Magnum Hunter Resources Corp. unit Triad Hunter LLC has agreed to buy all of privately-held Viking International Resources Co. Inc. (Virco) for $106.7 million, picking up 51,500 net Appalachian Basin mineral acres in West Virginia and Ohio.

The acreage includes 27,000 net acres in the liquids-rich Marcellus Shale, of which 19,000 are in Ritchie County, WV, and 8,000 are in Washington and Monroe counties, OH. The acreage in Ohio includes 9,000 net liquids-rich Utica Shale acres and more than 19,000 net dry Utica Shale acres. About 98% of the total acreage is held by shallow existing production.

“We have been working on this acquisition for almost one year now,” said Magnum Hunter CEO Gary C. Evans. “…[W]e have identified over 100 new drillable locations with both Marcellus and Utica potential on a significant portion of this new leasehold being acquired at a very attractive price per acre. This new liquids-rich gas potential will have a significant impact to our Eureka Hunter midstream division as they will have the capability to provide gathering and transportation to processing facilities in West Virginia and/or Ohio [see Shale Daily, March 23].”

Net production from the producing assets is about 475 boe/d “with a very low decline rate.” Total estimated proved reserves are 3.7 million boe as of Jan. 1. Magnum Hunter has identified 105 gross drilling locations (74 Marcellus and 31 Utica) on the Virco acreage. After closing, the company will have more than 85,500 net acres in the liquids-rich Marcellus and 81,800 net acres within the Utica Shale.

“The southern part of the wet gas window in the Utica Play in Ohio appears to be some of the most prolific in the area,” Evans said. “Recently drilled wells in this immediate region have had the highest initial production rates in the entire Utica Play.” Magnum Hunter has planned its first Utica test to take place in the first quarter.

“With the combination of the recent improvement in natural gas prices this year from $2.00/Mcf to approximately $3.50/Mcf, our new midstream cryogenic gas processing capabilities beginning in late November (will add approximately $1.25/Mcf to our net price), and improving overall well economics in this region, this liquids-rich area becomes highly profitable,” Evans said.

About 65% ($69.4 million) of the consideration is to be paid in Magnum Hunter convertible preferred stock and 35% ($37.3 million) in cash. The company said it anticipates that the Appalachian division of the company will garner a significant portion of its 2013 capital expenditure budget.

Magnum Hunter average production was 12,475 boe/d during the third quarter, a 137% increase from a year ago the company said Wednesday in an operations update. Although sequential third quarter production decreased slightly on a boe/d basis, the company’s oil/liquids production increased 17% to 6,865 boe/d in the third quarter (55% of company-wide production) from 5,862 boe/d in the second quarter of 2012.

Third quarter production was diminished by Appalachia curtailments due to the lack of available processing capacity at Dominion Transmission’s Hastings processing facility and shut-in of gas wells in Kentucky. Curtailments and shut-ins decreased third quarter production by about 10 MMcfe/d (1,665 boe/d). Without curtailments/shut-ins, third quarter production would have been about 14,140 boe/d, representing an increase of 9% from the second quarter. Current production is about 15,200 boe/d. Magnum Hunter said it expects all curtailments to be remediated by mid-November.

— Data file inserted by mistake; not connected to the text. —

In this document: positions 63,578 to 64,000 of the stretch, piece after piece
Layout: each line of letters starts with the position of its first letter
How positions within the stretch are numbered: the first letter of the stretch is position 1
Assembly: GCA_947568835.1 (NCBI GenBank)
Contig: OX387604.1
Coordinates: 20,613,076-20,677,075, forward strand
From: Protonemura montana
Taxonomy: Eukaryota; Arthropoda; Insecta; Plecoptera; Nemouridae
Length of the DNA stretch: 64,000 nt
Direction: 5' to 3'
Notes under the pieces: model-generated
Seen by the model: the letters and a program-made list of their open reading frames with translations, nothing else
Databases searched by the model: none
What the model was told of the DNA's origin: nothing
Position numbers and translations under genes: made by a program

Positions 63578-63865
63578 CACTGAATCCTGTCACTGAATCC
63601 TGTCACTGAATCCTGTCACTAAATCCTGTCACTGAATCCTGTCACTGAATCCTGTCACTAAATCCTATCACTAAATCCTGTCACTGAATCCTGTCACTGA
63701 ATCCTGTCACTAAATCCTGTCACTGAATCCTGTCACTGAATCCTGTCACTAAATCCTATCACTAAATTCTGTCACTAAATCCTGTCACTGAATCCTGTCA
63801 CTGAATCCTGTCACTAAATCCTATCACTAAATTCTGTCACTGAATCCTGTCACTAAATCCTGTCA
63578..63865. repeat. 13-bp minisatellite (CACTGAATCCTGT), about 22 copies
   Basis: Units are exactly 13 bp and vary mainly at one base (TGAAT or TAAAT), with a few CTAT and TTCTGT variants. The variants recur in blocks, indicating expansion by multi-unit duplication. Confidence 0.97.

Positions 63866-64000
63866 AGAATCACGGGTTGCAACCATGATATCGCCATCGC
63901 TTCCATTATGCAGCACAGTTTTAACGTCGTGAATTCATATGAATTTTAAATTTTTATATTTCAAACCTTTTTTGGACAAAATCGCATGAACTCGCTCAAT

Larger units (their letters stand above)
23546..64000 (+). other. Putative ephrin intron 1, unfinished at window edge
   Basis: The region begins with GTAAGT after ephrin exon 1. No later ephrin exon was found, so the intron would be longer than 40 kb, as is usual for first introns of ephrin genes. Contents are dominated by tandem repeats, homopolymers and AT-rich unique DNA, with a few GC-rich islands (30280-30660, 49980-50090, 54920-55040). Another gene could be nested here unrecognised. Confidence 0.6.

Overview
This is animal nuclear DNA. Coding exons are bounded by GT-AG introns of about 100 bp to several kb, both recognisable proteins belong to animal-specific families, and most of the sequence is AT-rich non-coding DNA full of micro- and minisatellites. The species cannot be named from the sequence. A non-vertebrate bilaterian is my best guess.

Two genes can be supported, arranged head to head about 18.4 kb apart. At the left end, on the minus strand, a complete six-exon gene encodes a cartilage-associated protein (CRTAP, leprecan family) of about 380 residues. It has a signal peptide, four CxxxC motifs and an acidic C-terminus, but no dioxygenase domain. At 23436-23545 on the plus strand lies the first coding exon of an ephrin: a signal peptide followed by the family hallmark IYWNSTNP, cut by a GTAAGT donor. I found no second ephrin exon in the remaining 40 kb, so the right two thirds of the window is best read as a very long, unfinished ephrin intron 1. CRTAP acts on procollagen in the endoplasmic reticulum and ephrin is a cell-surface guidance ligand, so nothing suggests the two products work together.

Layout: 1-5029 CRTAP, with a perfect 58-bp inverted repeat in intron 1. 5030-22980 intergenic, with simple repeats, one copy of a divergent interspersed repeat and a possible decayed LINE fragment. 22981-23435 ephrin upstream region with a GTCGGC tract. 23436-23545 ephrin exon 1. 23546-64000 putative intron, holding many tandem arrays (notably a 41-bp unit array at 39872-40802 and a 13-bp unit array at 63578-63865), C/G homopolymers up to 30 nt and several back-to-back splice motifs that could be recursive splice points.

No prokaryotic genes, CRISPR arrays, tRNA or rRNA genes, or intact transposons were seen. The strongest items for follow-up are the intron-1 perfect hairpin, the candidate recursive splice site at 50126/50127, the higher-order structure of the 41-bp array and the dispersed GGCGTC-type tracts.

“…[S]teps were taken to prepare for a significant production boost during the fourth quarter, especially in our Appalachian division,” Evans said. “Management remains confident that the 18,000 boe production target exit rate projected earlier this year can be accomplished from wells already drilled and currently being completed. Our production curtailments will also be eliminated with the start-up of the Mobley Gas Processing Facility, which has long been anticipated.”

Triad Hunter President James Denny said the liquids uplift from the Mobley facility “will allow us to immediately increase our production, reserves and cash flow. The Appalachian division has been preparing all year for significantly increased activity for calendar year 2013 that we have just recently begun implementing.”

In the Eagle Ford Shale, proved reserves continued to grow and estimated ultimate recoveries increased, said Eagle Ford Hunter President Kip Ferguson.”We believe this is a direct result of our careful on-target drilling execution and comprehensive completion process with longer laterals and more frack stages allowing us to more effectively treat the lateral hole,” he said. “Additionally, we are continuing to use electric submersible pumps as part of our reservoir monitoring solution, which allows us to more efficiently produce the wells. The goal is to continue to allow each well to produce 100,000 boe within the first nine-12 months of production, which we determine to be pay-out, with minimal bottom hole flowing pressure decline.”

In the Williston Basin during the third quarter the emphasis was on the Sanish/Three Forks with the use of two-mile long laterals on high- well density pads, said Williston Hunter President Glenn Dawson. “Additionally, extensional and exploratory drilling over the quarter, including several Middle Bakken tests, have shown prolific rock properties in the region, which has opened up new areas,” he said. “Creative and flexible crude oil marketing initiatives, coupled with easing price differentials to WTI, have allowed us to realize significant margin improvement in both Saskatchewan and North Dakota.”